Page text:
Was the tiny Curran-Gardner Townships Public Water District (www.currangardner.com) in downstate Illinois the victim of a foreign-based cyber attack or not? As of press time, that seems to be the question.
What we do know is this: The Illinois Statewide Terrorism and Intelligence Center reported that "Sometime during the day of Nov. 8, 2011, a water district employee noticed problems with a SCADA system. An information technology service and repair company checked the computer logs of the SCADA system, and determined the system had been remotely hacked into from an Internet provider address located in Russia…
"Over a period of 2-3 months, minor glitches have been observed in remote access to the water district's SCADA system. Recently, the SCADA system would power on and off, resulting in the burnout of a water pump."
No motive was given for the attack.
Don Craver, chairman of the Curran-Gardner Water District reported to ABC affiliate, WLS TV, Chicago, that "There's some indication there was a breach of some sort into a software program—the SCADA system—that allows remote access to the wells, and the pumps, and those sorts of things."
According to Joe Weiss, principal at Applied Control Systems and ControlGlobal.com's "Unfettered" security blog, the attackers obtained access to the network with credentials stolen from an unnamed SCADA vendor.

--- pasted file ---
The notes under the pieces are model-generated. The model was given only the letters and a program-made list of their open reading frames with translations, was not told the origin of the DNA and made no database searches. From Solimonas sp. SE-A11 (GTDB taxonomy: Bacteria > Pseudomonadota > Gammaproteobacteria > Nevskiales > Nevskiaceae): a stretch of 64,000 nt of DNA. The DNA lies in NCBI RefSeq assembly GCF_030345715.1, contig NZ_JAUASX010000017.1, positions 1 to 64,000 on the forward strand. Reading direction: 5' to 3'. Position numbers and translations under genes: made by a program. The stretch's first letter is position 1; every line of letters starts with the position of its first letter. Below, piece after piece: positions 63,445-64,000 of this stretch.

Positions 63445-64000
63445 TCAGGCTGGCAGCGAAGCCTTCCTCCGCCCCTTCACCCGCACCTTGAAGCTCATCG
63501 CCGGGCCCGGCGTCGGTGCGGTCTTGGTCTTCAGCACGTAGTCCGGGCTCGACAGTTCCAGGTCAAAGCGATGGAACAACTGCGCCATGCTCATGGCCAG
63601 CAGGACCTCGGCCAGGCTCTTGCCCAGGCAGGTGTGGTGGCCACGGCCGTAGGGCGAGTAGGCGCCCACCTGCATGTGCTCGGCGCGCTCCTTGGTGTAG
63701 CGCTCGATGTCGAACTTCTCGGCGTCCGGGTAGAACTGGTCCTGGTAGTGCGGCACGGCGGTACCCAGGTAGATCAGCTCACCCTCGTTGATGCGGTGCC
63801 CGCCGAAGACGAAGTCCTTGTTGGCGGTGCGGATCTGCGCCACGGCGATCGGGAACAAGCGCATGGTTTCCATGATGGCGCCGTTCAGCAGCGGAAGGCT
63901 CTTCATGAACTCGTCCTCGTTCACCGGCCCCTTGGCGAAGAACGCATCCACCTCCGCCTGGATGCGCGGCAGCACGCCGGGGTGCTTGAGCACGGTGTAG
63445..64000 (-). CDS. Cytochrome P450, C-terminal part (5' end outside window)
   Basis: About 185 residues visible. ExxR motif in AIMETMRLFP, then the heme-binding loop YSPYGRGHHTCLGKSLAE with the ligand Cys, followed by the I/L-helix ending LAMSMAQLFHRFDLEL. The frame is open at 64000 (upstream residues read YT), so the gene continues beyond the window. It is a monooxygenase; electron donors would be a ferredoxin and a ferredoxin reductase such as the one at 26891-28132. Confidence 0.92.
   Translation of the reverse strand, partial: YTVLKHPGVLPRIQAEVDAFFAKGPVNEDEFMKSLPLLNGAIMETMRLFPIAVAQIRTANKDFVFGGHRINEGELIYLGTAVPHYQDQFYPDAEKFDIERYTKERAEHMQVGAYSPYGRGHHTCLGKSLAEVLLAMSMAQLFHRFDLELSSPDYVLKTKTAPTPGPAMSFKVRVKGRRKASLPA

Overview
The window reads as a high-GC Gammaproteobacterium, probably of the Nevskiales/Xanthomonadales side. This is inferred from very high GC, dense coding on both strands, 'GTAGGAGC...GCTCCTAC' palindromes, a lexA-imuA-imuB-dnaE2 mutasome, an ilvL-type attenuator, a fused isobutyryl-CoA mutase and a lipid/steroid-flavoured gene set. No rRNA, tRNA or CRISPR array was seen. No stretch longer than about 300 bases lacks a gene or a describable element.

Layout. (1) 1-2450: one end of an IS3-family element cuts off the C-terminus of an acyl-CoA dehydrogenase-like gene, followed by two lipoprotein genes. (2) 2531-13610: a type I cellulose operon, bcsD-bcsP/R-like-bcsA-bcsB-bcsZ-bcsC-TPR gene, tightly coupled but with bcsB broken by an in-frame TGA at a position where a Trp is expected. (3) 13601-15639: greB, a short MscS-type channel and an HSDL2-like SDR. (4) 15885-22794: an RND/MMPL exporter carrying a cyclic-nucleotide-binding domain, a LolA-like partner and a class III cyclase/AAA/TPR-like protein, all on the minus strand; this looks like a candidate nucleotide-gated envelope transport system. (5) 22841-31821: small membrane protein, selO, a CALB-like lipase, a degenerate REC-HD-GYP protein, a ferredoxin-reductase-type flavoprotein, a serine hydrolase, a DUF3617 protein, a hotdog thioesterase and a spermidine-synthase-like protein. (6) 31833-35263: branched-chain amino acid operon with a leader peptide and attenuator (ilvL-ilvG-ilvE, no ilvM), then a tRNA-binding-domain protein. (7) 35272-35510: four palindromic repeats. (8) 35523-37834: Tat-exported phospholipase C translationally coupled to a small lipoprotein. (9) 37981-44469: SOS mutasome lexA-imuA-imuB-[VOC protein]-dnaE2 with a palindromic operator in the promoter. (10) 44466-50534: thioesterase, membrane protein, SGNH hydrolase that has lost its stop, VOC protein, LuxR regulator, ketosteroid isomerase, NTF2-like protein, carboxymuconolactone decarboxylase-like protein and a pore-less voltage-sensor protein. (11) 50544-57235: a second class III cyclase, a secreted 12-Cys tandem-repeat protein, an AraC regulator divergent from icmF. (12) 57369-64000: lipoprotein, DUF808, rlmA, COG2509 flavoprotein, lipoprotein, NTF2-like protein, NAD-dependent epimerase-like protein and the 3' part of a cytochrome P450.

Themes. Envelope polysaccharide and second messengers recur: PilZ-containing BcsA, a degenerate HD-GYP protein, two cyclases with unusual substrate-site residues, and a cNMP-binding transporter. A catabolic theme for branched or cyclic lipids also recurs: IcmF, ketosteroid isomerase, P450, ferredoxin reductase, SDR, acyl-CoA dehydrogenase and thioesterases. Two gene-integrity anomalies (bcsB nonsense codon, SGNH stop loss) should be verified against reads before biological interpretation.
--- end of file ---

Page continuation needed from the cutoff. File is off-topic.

The problem is that the FBI and the DHS both have said that, after investigation, they do not believe such an attack occurred.
However, before anyone assumes that this whole issue is overblown, within days of the Curran-Gardner scare, a home-grown hacker calling himself "pr0f" or "@pr0f_srs" announced that he had hacked into the South Houston Water Utility in Texas, and he posted several screenshots of the system on the Internet.
Pr0f himself went public with the attack and explained his motives clearly—to demonstrate just how insecure such systems are. (Apparently South Houston's system was accessible via a simple, three-letter password.)
He said, "I'd like to go on record and say that the main reason I did what I did yesterday was essentially because I know I am not the only person with an interest in these systems. I also know I am not the only person who has explored them and read up on them. I don't think I am alone in suggesting that the gravity of the problem is more serious than ICS-CERT and similar [sic] are equipped to deal with. I'd love to see some real reform and discussions between the government, manufacturers of ICSs and people who use these systems happening, because there seems to be a huge disconnect between the parties involved."